Sometimes the best way to teach students how to write a GOOD response is by having them write a BAD one – and making it better.
I DO: Show students some examples of extended responses at different levels of quality, such as those below:
In Jack in the Beanstalk, who is the villain and who is the hero? Why do you think so?
- Jack is the hero.
- Jack is the hero and the giant is the villain because Jack is good and the giant is bad.
- The giant is the villain because he is mean and bloodthirsty. He threatens to eat Jack and drink his blood. Jack is the hero because he gets food for his mother.
- Jack is really the villain because he broke into the giant’s house and stole his magic hen and golden harp. The giant was only protecting his own property. There is no hero in this story because Jack was a thief and the giant threatened to kill Jack.
WE DO: Talk together about what makes some responses more or less effective than others. You might want to construct an anchor chart of criteria for an effective extended response. Better yet, develop some criteria for different levels of responses, such as:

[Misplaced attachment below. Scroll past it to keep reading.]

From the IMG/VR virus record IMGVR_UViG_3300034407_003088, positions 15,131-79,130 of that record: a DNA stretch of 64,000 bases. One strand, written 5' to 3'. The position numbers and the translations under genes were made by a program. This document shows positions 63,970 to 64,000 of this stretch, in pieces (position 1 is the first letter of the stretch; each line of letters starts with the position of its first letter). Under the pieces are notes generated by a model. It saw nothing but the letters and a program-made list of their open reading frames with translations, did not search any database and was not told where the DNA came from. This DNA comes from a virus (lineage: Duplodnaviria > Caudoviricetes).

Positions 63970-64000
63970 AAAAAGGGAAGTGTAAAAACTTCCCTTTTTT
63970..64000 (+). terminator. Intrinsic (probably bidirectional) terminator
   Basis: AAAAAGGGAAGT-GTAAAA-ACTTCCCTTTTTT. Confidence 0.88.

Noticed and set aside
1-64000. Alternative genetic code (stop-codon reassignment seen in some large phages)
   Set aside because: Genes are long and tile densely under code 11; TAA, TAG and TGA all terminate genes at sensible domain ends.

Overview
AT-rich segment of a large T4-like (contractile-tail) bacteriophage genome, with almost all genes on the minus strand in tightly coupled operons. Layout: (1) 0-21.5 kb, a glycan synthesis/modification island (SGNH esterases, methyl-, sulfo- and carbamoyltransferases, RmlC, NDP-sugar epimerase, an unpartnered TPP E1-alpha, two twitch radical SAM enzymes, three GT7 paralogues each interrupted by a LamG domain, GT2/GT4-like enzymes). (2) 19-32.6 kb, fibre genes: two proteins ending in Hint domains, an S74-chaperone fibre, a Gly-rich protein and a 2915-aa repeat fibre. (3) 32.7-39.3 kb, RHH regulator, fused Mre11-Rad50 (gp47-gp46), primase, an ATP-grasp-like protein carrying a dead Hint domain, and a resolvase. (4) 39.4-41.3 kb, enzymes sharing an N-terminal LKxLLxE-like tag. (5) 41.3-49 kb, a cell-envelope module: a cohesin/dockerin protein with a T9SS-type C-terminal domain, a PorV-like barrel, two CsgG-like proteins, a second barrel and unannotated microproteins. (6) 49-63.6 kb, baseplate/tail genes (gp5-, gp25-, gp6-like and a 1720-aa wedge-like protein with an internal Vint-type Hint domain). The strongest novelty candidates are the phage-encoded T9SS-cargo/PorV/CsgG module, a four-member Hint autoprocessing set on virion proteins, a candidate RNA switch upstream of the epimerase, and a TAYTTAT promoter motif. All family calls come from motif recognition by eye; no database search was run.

GREAT! Shows critical thinking about the text. The answer goes deeper than the obvious. There is direct evidence and examples from the text.
GOOD! Shows understanding of the text and the question. There is good support from the text.
OKAY – Shows some understanding of the text and the question, but didn’t offer much support from the text.
NEEDS WORK – Doesn’t show understanding of the text or response to the question.
Provide a prompt or question related to a familiar text and have students collaborate to construct a basic level response. Then work in teams to improve that response to make it Good or Great.
YOU DO: This might be a good time to introduce a formal Rubric for Reader Response. Revisit the criteria for effective responses frequently and make students accountable for considering these criteria whenever they are tasked with writing a written response.